Data-Driven Everything

There are still some missing details. Most important, the answers are dynamic but the questions are not. We correct this by making a question object q with a text variable. This is established in the code on the first frame of the base movie.

 q= new Object(); q.text="Which of these names does<br><b>not</b> belong with the others?" answer0.text="William the Conqueror"; answer1.text="William the Bastard"; answer2.text="William the Bald"; answer2.score=1; answer3.text="William the Duke of Normandy"; stop (); 

The nature of the object q (its text string variable member) is never declared. It is simply constructed when it is invoked. And this works.

Now the hardcoded question in the Start state is replaced with a Dynamic Text field (Figure 3.4). Note the connection to the q.text variable. Note also that HTML is enabled. This will support the HTML tags that we included in the q.text: a line break and the boldface tags around the word "not."

Figure 3.4. The Dynamic Text Field


But the HTML checkbox has an undesirable side effect (at least as of this writing). It causes Flash to ignore the Paragraph settings. The question is no longer centered when it is displayed but rather left justified. To correct this, we can embed HTML alignment tags like

 <p align='center'> 

Similarly, we might smarten up the text displayed in the Win state. Attach it to a variable called comment . The content of this variable could be established in the movie's initial frame by a simple straightforward assignment:

 comment= "Bald Bill is fake. The other 3 are all the same guy"; 

But we want to add another degree of flexibility to our system. We want to associate the comments to the answers rather than the question.

So far, we have played with a system that provides only a conclusion, a comment seen by the player only after the round is over, in this case after the correct answer is (finally) chosen . We can easily enable this scenario simply by attaching the comment to the correct answer. And since our structure allows multiple correct answers, each can now have a unique comment.

Even more useful is the new ability to associate comments with wrong answers. Jokes, taunts, and real clues can all make a game more lively. So we add a line into the AnswerOption symbol in the second frame ( thinking ). We want to simply use the value of the chosen answer to rewrite the comment that will be displayed:

 _parent.comment = comment; 

This works fine. It updates the comment display with its own local comment. If it has no comment, it updates the variable to be null, and the display is blank. This is the desired behavior.

We can clean up our data by factoring out the HTML centering tags. This is a solid idea since the alignment is related to this particular display far more than to the inherent meaning of the comment. After all, the ideal toward which we are working is display-agnostic content feeding a content- agnostic display. In other words, one part of the program cares solely about the content, and one part cares solely about the display of the content. The content portion will eventually be given to us by XML; the display portion will stick around and eventually become our Flash thin client.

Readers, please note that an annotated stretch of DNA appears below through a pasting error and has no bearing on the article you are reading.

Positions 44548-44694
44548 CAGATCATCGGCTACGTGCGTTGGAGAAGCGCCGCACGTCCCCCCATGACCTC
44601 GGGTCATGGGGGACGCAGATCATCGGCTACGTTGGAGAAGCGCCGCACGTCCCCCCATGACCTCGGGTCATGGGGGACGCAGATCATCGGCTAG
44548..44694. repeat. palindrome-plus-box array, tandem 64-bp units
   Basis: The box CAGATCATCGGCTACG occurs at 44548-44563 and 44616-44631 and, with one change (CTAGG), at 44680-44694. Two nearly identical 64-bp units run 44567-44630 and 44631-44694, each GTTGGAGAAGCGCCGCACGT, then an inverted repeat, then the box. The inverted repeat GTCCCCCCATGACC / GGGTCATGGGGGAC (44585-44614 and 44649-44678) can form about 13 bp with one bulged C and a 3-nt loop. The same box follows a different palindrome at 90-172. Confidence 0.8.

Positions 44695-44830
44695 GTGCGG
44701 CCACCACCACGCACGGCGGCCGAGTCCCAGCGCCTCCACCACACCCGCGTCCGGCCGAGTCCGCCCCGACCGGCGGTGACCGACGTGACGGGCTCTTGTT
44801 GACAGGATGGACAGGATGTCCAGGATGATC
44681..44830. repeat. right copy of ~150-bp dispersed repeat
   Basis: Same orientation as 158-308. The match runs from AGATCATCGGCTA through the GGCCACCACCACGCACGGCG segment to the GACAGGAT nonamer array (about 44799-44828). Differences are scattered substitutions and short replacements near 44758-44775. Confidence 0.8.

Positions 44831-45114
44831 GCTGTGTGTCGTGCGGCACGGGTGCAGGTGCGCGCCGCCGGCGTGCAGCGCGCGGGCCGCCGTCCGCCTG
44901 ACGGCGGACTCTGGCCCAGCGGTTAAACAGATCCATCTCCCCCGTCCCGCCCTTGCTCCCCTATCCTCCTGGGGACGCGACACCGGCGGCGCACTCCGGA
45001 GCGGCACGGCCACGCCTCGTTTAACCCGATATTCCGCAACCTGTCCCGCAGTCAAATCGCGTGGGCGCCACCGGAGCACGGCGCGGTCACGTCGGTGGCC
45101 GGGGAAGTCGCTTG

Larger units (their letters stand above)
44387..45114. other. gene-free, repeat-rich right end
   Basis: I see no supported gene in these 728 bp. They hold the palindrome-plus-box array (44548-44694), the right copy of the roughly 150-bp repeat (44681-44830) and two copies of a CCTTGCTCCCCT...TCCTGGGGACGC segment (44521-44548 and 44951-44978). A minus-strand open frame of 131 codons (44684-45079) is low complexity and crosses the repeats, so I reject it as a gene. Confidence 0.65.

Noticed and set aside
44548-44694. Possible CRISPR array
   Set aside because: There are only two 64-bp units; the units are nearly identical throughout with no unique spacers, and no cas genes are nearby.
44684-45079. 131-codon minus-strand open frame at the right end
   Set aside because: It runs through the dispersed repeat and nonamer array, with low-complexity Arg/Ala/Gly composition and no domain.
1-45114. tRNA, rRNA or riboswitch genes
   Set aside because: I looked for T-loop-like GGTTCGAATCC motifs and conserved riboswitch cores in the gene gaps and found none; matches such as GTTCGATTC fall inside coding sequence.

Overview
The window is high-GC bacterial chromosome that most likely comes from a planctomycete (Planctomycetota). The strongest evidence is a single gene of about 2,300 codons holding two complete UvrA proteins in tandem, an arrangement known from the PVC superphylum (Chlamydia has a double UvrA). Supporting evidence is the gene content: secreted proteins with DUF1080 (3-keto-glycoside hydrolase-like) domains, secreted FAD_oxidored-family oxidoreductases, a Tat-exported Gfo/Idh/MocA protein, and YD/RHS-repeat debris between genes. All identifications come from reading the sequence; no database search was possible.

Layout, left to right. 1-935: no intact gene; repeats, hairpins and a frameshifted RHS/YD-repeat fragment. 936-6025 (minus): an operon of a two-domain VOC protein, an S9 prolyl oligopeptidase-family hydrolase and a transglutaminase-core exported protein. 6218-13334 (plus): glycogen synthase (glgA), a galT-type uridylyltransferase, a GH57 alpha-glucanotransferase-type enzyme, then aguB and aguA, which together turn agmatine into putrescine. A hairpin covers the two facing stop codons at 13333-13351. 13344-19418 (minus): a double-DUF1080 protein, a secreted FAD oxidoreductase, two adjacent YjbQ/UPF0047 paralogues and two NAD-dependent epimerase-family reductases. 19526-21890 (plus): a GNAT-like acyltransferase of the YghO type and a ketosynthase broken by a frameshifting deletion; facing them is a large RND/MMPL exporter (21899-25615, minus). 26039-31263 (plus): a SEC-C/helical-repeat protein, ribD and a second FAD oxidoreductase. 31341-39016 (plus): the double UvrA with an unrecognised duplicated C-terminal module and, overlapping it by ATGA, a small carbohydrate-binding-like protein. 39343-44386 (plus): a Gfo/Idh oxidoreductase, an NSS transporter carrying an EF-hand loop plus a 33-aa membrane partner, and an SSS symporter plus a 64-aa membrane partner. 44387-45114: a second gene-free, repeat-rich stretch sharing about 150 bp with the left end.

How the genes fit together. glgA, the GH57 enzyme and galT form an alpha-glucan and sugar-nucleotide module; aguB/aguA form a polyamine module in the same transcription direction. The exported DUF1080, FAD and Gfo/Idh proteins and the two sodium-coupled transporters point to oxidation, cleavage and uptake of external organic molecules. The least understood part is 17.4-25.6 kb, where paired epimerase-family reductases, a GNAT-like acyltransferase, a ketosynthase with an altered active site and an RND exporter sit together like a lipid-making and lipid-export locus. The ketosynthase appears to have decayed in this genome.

_parent.comment = " <p align='center'>" + comment + "</p>"; if( score>0 ){    _parent.gotoAndPlay ("Win");   } else         {    _parent.gotoAndPlay ("Lose");  } 

To be able to see the hints and jokes, we need to include the comment display in the Lose state as well as the Win . It is a separate keyframe, rather than an extension of the first (like Score ), because it needs to be repositioned (see Figure 3.5). Since it represents loss, we give it a slightly different color and point size .

Figure 3.5. Rearranging Keyframes


The organization of layers and keyframes has been cleaned up and we have sneaked in a few sounds. It is still a bit too complex. There is no reason to have separate layers for the question and answers. Layers have no scripting value. They are meaningful only to the editing process: they help us think about, communicate, and especially manipulate the components of a scene. None of this will be made more difficult by collapsing the five layers into a single q & a layer, and the result will be easier to handle.

Now we update the data assignments in the first frame of the movie.

 q.text="Which of these 4 names does<br><b>not</b> belong with the others?" answer0.text="William the Conqueror"; answer1.text="William the Bastard"; answer2.text="William the Bald"; answer2.score=1; answer2.comment="<b>William the Bastard</b> was the illegitimate son of        <br>Robert I, Duke of Normandy and a tanner's daughter. Fatherless        at seven, by fifteen he was acknowledged <b>William the Duke of        Normandy</b>. At age thirty-eight, he persued his claim to the        British throne, and at the Battle of Hastings became <b>William the        Conqueror</b>.<br><br>History records no <b>William the Bald</b>"; answer3.text="William the Duke of Normandy"; answer3.comment="<i>Hint</i>:<br>In 1066, <b>William, the Duke of        Normandy</b> became<br>William I, the King of England"; stop (); 

Flash and XML[c] A Developer[ap]s Guide
Flash and XML[c] A Developer[ap]s Guide
ISBN: 201729202
Year: 2005
Pages: 160 © 2008-2017.
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